NO matter how “worldly” we can become, there will moments when we feel the restlessness of wanting to relate with someone higher than us, someone bigger than life.
Deep within is the longing to connect with the Divine. This is what differs us from other species of the animal kingdom.
As human beings, we long to commune with God, to seek from Him wisdom and direction as we go about doing our daily duties. Our hearts and minds search for truth beyond human intelligence, and our spirits find refuge in prayer, devotions, and silence.
We all have to respect and respond to this primary longing of our hearts. For as creators who came from God, we will always long to return to him, be it in prayer while we live or in the afterlife. Again, it’s our nature as human beings.
As Christians, we’re blessed with the wisdom to relate to the Trinitarian God—Father, Son, and the Holy Spirit. It’s what we believe the Scriptures have shown us, how God decided to reveal Himself to us. He’s God who creates, redeems, and enlivens. He’s the God of history, the present, and the future.
In God’s will and wisdom, his Word became flesh in Jesus Christ who was born, lived, walked among human beings. In Jesus, God showed us the Way, the Truth, and the Life. His life, ministry, death, and resurrection became for us a pattern of moral and spiritual life.
Through the Holy Spirit that is continually present in the world and in the Church, we find hope, courage, and consolation. It’s the Holy Spirit the moves us to love, to care, to serve, and to seek justice and peace.
As baptized Christians, we’re called to live intensely this intimate relationship with the Trinitarian God. After all, we were baptized in the name of the Father, the Son, and Holy Spirit.
Our baptism then should be more than a past event and a certificate. Instead, it’s a life that we should live out through a relationship with God in Sacraments, prayer, service, and care for the world and humanity.
In our everyday prayers then, we become conscious of space and time as holy ground where we meet God and feel his presence. We address God as the Father with all His protection and care, the Son with His mercy, forgiveness, and compassion, and the Spirit with all wisdom, life, and power.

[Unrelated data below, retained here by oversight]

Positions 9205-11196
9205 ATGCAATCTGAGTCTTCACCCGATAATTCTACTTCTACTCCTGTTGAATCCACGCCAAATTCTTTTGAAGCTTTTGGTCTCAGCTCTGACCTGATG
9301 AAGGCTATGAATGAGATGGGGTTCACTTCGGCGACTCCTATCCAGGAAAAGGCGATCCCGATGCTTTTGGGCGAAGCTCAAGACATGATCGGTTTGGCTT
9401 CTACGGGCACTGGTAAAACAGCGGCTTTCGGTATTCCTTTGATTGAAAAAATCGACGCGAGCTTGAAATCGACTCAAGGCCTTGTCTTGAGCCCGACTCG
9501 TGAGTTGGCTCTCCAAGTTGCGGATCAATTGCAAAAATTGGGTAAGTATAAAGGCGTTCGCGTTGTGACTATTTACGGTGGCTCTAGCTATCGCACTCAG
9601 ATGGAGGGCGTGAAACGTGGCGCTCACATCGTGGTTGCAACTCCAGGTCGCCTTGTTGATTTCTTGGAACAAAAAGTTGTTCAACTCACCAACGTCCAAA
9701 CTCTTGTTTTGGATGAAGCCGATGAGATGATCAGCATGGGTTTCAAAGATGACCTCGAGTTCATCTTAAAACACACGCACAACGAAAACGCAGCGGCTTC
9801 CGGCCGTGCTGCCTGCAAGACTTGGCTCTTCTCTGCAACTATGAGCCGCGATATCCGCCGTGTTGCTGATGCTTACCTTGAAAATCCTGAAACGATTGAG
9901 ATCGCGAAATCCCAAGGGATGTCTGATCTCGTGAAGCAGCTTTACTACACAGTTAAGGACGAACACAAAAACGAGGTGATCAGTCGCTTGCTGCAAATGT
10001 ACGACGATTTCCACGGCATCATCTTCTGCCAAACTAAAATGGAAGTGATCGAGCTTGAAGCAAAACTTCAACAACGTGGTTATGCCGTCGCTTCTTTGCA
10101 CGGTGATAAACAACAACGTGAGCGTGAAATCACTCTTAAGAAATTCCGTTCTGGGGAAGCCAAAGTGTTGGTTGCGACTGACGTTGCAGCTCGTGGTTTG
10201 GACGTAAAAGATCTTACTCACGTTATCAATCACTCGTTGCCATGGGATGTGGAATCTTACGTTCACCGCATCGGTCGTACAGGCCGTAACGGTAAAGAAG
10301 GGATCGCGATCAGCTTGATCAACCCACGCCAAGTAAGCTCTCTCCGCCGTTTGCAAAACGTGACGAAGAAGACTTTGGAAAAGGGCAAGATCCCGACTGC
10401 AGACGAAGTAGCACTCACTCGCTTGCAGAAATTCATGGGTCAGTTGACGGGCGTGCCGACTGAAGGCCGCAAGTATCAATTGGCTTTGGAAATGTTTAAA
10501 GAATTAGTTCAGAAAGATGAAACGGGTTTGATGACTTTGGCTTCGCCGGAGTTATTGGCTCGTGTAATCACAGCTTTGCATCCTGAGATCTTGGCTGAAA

This Sunday is the Solemnity of the Baptism of Jesus. In the Gospel, we find John the Baptist lived his calling passionately to be the herald of the Good News and pointed to people the true Messiah. We too must have the same passion and zeal for the Good News in Jesus Christ. And no matter how discouraging the happenings in the society are, be it in politics, business, or church, we must live out truthfully our baptism in Jesus Christ.
Living out our baptism in today’s context means more than practices of prayer. It involves the responsibilities of respecting human life in all stages, caring for the environment, fostering decency in words and actions, protecting children and the vulnerable members of the society, addressing poverty in the world, working against the adverse effects of media and technology to the human soul, and denouncing violence, corruption, abuse of power, and greed.
The alternative Second Reading from the Letter of St. Paul to Titus (2:11-14; 3:4-7) reminds us what living out baptismal call is about: “Beloved: The grace of God has appeared, saving all and training us to reject godless ways and worldly desires to live temperately, justly, and devoutly in this age, as we await the blessed hope, the appearance of the glory of God and savior Jesus Christ, who gave himself for us to deliver us from lawlessness and cleanse for himself a people of his own, eager to do what is good.”
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From a Filipino immigrant family, Reverend Rodel G. Balagtas was ordained to the priesthood from St. John’s Seminary in 1991. He served as Associate Pastor at St. Augustine, Culver City (1991-1993); St. Martha, Valinda (1993-1999); and St. Joseph the Worker, Canoga Park (1991-2001). In 2001, he served as Administrator Pro Tem of St. John Neumann in Santa Maria, CA, until his appointment as pastor of Immaculate Heart of Mary, Los Angeles, in 2002, which lasted 12 years. His term as Associate Director of Pastoral Field Education at St. John’s Seminary began in July 2014.